I was all set, then, to write an article about how you shouldn't be worried about Tom Wilhelmsen's strikeout rate. His peripheral peripherals, the core skill stats, say he's fine! Cheer up! Except, unfortunately, curiosity got the better of me and dragged me over to Wilhelmsen's Brooks Baseball player card. And so it was that I delved into the fourth level of the layer cake that is Tom Wilhelmsen's 2013 season, and discovered that it is not very tasty.

Wilhelmsen's game, as you probably know if you've watched him, is a pretty simple one. He has a plus four-seam fastball that sits at 96 MPH, touching 99, and that devastating wipeout curve. He uses the four-seamer to filch strikes early in the count (over 50% of Wilhelmsen's fastballs in 0-strike and 1-strike counts go for strikes not in play). Once he's ahead in the count, he either blows hitters away with a high fastball or humiliates them with a low curve, sometimes mixing in a two-seamer and a change just to keep hitters on their toes. His change/curve repertoire means he gets a lot of ground balls while allowing fairly few home runs, and the four-seamer and curve combine to get him all the strikeouts he needs.

Or, I suppose I should say, they have in the past.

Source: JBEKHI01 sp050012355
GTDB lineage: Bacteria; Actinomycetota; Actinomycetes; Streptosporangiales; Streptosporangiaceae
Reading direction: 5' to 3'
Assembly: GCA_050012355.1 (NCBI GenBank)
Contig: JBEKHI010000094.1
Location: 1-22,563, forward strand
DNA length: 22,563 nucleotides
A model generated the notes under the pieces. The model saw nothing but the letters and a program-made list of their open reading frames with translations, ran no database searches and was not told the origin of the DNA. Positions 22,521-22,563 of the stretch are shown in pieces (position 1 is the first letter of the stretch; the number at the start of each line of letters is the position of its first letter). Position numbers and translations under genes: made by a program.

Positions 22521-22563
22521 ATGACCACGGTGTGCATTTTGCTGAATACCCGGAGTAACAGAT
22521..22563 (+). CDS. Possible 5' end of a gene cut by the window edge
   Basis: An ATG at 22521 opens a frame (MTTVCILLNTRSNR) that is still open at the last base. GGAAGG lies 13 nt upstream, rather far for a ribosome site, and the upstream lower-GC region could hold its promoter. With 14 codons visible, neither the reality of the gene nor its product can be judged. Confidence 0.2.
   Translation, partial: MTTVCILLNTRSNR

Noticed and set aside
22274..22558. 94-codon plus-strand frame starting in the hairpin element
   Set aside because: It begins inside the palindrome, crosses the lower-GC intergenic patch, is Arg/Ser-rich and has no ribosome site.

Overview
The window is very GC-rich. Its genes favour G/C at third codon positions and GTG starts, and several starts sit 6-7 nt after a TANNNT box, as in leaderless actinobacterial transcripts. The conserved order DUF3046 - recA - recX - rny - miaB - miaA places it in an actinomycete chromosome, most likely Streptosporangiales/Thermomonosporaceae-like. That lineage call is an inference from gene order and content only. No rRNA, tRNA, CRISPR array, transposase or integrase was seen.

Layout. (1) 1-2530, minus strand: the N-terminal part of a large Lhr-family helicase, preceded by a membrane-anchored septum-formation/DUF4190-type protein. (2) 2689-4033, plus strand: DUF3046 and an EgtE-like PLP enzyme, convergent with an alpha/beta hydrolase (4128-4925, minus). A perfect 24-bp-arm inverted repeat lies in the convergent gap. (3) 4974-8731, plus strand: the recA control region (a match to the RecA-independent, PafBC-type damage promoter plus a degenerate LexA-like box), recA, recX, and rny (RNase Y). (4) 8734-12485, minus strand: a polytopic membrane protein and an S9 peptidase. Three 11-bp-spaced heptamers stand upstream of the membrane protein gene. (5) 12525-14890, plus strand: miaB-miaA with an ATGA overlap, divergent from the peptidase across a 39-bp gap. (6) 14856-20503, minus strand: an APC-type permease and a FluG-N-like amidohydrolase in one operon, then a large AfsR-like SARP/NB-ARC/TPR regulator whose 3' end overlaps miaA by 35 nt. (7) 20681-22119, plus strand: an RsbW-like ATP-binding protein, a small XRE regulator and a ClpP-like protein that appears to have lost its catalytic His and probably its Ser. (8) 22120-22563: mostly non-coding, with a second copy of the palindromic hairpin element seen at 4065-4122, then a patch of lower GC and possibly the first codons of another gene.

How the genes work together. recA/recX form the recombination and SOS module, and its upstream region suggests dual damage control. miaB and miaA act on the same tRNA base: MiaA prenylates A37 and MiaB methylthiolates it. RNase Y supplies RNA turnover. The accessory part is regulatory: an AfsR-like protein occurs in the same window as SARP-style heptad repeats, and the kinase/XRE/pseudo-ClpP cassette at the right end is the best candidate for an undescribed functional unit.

This is a chart I assembled using data from Brooks Baseball's player card for Wilhelmsen. I'd like to draw your attention to the Called Strike column. Notice how Wilhelmsen's percentage of called strikes on two-strike curveballs has gone through the floor this year? That's bad.

And it's not Jesus Montero's fault, before you ask. Montero's pitch framing is dreadful, but Texas Leaguers thinks that Wilhelmsen has only lost four strikes on curveballs this year, with only one of those coming in a two-strike count. The problem isn't that Wilhelmsen isn't getting calls that he used to. It's not his curveball command, either - Wilhelmsen has actually been throwing more two-strike curveballs than he did last year. The problem is that the hitters facing him have been much better at swinging at curves inside the strike zone and laying off the ones outside.

So far this season, Wilhelmsen has exactly one called strike three on a curveball. It came on this pitch.


That pitch down in the bottom left hand corner is in the rulebook (rectangular) strike zone, but not the called (circular) one. It's the only curveball Wilhelmsen has thrown within the rulebook zone that hasn't been swung at.